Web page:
As I noted in previous blog posts, China has in recent years embarked upon a global soft power offensive. This charm offensive has included an expansion of Xinhua and other state media outlets into many new markets, as well as professionalizing these news services and hiring many capable reporters. The new charm offensive has included vast increases in aid, much of it part of massive new concepts like One Belt, One Road. It has included an increase in assistance for educational exchanges, new programs for training of foreign officials coming to China on short courses, and an overall effort by Xi Jinping and other senior leaders to portray Beijing as a kind of defender of the global order—at least on trade and climate change, two issues where U.S. leadership appears to be retreating.
This attempt to portray Xi as the new defender of the global order was most evident during his visit to Davos, in January. There, he told attendees at the World Economic Forum that Beijing would protect free trade rules and norms, warning that “no one will emerge as a winner in a trade war.”
In my previous post, I wrote that, at least in Southeast Asia and Northeast Asia, China’s massive soft power offensive is not likely to succeed. A decade ago, when I wrote a book on China’s then-rising soft power, it might have; Beijing was perceived more favorably by its neighbors back then, in part because it had been relatively modest in exerting its hard power influence in Southeast Asia. Now, after a decade of squabbling over the South China Sea and East China Sea, and a rising Asian arms race, China’s hard power has become significant, and threatening to neighbors. This hard power, delivered in a manner many Southeast Asian nations view negatively, undermines the entire soft power effort.
But, globally, China’s image is better than it is these days in Southeast Asia and Northeast Asia, in part because nations in Africa, Eastern Europe, Latin America, or the Middle East do not have to think as much about China’s rising hard power. The current partisan dysfunction in Washington also potentially makes China more appealing. But will the global democratic regression—Freedom House has now recorded eleven straight years of democratic regression in its annual Freedom in the World report— somehow boost China’s soft power?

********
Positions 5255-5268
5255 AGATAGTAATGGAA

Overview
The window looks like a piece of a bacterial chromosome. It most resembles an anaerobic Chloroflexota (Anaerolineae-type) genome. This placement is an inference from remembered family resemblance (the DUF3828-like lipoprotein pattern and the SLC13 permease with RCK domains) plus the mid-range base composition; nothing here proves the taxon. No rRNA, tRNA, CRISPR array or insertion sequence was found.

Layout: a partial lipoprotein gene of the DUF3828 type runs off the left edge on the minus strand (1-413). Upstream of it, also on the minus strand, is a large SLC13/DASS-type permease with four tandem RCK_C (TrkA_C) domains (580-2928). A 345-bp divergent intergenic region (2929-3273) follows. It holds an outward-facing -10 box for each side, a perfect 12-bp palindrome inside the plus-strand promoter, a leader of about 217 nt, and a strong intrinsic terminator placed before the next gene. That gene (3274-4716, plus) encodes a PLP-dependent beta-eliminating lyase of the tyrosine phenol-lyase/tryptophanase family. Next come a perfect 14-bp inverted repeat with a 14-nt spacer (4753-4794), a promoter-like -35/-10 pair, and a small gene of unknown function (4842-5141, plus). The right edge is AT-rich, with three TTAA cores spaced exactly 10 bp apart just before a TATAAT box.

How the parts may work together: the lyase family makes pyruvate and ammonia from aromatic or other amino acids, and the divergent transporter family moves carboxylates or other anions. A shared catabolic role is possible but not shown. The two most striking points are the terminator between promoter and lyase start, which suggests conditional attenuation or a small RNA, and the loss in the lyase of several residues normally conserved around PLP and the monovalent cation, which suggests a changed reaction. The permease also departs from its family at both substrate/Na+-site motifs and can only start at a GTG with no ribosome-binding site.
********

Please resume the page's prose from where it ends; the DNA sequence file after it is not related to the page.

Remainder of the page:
On the surface, the idea seems to make sense. If democratic leaders are failing to address major challenges like economic inequality, climate change, immigration, terrorism, technology’s impact on work and the job market, the rising cost of health care, and other issues, is it possible that an alternative model of governance would work—or at least might become more popular among citizens in many nations?
The fact that voters in democracies around the world are increasingly turning to strongman/strongwoman style candidates suggests that there is some pent up demand for an alternative model of governance, even if those strongmen are elected—which China’s leaders really are not. (The groundbreaking work of Yascha Mounk at Harvard suggests that, especially among younger men and women in many democracies, there is a greater willingness than in the past to consider alternative forms of government.) As the thinking goes, perhaps an elected strongman, like the Philippines’ Rodrigo Duterte or Hungary’s Viktor Orban, can break through political roadblocks, and use the popular will to make important progress on issues like economic inequality, or environmental threats, or sensible immigration? Certainly, strongman-style politicians, many of them using populist rhetoric, have made gains globally in the past decade—from Thaksin Shinawatra in Thailand to Duterte to Orban to many others.
So, if voters in democracies are choosing strongman-style politicians, wouldn’t they also warm to China’s own authoritarian leaders, who are supposedly delivering the goods at home? Not necessarily. China, too, has in its own way succumbed to this strongman trend. Xi Jinping is now probably the most powerful single leader of China since Mao Zedong. He has built a formidable personality cult around himself—a cult that harkens back to that of Mao Zedong. He also has cracked down hard on all forms of dissent, within the Party and in society at large.
But while Xi may indeed be the most strongman-style leader China has had in decades, his style of governance is not necessarily going to boost China’s soft power around the world. Remember that in most countries that have flirted with or voted in strongmen-style leaders, these politicians were still elected. Polling by the Barometer series shows overwhelming support, in most of these countries, for the idea of electing leaders. In other words, citizens of Thailand or Hungary or the Philippines may have voted in what I have called elected autocrats, but they still overwhelmingly prefer to elect their strongmen.
This point cannot be overstated. Electing modern strongmen like Thaksin or Orban is dangerous to the future of democracy—they can undermine democratic institutions even while winning elections. But the Orban/Thaksin/Duterte/Erdogan model is probably going to remain more appealing than a China-style approach, which does not really give the public a voice—not even a voice in choosing a leader who could undermine democracy.
A model of an unelected strongman, chosen through opaque and byzantine political maneuvering, is indeed unlikely to be more popular than voters choosing an elected autocrat. Choosing an elected autocrat allows for the possibility that voters can eventually turn against and remove the elected leader—although, as Turkey shows, this gets harder over time. China’s system does not allow for that possibility.
In my next post, I will address a second major flaw in China’s authoritarian model that undermines its global soft power.